Shutting EVERYTHING Down

Last week, the county library system announced that all eleven branches were keeping their regular hours. Monday it and every other library, bar, restaurant, gym, and the like were closed. Although I knew my library card-carrying students can check out e-books and other electronic materials, I still felt sorry for anyone finishing up a book in a series.

Today while I was getting ready to purchase an Easter dress* online, there was a sudden hiccough and the entire website was unavailable. I reloaded and it routed me to a message from the CEO: the website and all brick-and-mortar stores are closed until  at least April 5.  So it’s time to take needle and thread to an old dress.**

I went for a drive to pick up potting soil for the seed germination I’m starting Saturday. Odd shops here and there were open; an auto glass repair shop,  a fabric store, and a candle-and-soap emporium, among others.  An electronics store had a very busy parking lot; techies have to tech.

The home improvement store manager assured me that they’ll be open tomorrow at 6 am, as usual.  However, I’m not sure I believe her!


* Made in the US, so I was certain it would be available.

**I have enough experience with sewing to be afraid of using scissors for anything except cutting thread. Mistakes are permanent!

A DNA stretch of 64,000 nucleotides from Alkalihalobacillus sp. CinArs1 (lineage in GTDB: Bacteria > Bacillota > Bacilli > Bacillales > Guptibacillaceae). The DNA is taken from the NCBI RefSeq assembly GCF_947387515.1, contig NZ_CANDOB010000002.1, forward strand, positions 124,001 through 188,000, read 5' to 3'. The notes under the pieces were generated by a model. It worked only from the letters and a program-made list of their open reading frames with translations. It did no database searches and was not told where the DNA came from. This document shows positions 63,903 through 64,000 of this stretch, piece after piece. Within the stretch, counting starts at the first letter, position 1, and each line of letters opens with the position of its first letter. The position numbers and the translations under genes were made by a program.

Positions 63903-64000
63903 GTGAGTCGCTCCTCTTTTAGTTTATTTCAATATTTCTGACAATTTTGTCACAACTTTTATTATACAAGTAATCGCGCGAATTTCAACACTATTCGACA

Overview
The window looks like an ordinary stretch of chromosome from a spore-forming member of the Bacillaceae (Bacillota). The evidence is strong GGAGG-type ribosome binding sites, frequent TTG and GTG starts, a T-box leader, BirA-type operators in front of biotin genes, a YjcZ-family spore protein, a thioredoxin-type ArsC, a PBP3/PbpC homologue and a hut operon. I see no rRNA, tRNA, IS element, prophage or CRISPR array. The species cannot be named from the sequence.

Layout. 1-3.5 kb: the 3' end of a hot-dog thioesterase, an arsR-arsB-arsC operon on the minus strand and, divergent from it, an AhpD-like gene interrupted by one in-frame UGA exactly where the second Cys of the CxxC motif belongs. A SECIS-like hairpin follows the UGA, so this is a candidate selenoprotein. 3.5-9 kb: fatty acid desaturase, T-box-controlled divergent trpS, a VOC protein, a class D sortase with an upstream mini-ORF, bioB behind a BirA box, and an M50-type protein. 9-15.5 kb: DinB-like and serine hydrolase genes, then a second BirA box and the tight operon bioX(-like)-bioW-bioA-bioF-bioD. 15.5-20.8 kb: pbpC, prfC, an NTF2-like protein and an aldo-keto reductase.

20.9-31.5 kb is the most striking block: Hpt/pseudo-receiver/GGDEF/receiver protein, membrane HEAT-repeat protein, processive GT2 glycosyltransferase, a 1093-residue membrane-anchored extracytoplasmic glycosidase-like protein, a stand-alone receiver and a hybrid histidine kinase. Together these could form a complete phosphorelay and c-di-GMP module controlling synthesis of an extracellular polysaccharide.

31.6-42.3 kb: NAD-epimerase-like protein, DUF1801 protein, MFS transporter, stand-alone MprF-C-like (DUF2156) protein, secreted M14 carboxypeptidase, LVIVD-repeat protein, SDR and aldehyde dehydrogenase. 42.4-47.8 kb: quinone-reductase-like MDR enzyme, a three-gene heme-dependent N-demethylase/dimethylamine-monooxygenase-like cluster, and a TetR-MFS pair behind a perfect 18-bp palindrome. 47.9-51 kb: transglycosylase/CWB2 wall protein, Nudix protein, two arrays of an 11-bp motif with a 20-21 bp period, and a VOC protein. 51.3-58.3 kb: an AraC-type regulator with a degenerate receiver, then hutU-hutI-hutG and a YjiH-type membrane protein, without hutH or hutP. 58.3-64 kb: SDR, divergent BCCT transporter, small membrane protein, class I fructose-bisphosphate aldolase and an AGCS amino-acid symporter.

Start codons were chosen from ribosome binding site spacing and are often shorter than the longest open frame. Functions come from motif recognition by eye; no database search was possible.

Keep Going

My goodness! The only social medium I use regularly has blown up over the last three days.* Two news sites I read also went from being information-based to semi-hysterical.

But the teachers are still teaching, albeit at a distance. Today workers and bosses at The Young Human Factory gathered to pack meals and figure out deliveries. It was great to see coworkers, but also to see the parents of former students who were volunteering.

Creative writers are no different. I’ve been encouraged by those who are staying the course through the storm.  I particularly liked The Write Practice’s offering of a 14-Day Coronavirus Quarantine Writing Challenge.

The environmental stress weighs heavily on everyone, presenting unique challenges. One of my home-bound acquaintances wrote plaintively, “My coworkers keep putting their naked asses on my papers.”  I can’t imagine the horror. (Note: I HOPE he meant cats, not his children.)

The veteran writer, David Farland, canceled workshops but continues sending his newsletter. He suggested that fiction writers focus on the problems of the characters in their stories:

As you consider those, your subconscious mind will become more and more grounded in your tale, and you’ll find it easier to write with each coming day. As you think about upcoming scenes to write in the evening, they’ll populate your imagination while you sleep, and you’ll often awake ready to write.

I think it’s good advice and I’m going to follow it tomorrow. Today I’m still doing quality-control via the Internet and correcting essays.


*People sometimes tell me to abandon FB, but it’s the best place to keep in touch across four continents, five languages (only two of which I speak), and several time zones.  This weekend, my newlywed American cousin made a suggestion for helping avoid the coronavirus, which our octogenarian Mexican cousin translated to Spanish and reposted – and it was picked up by other Spanish-speakers.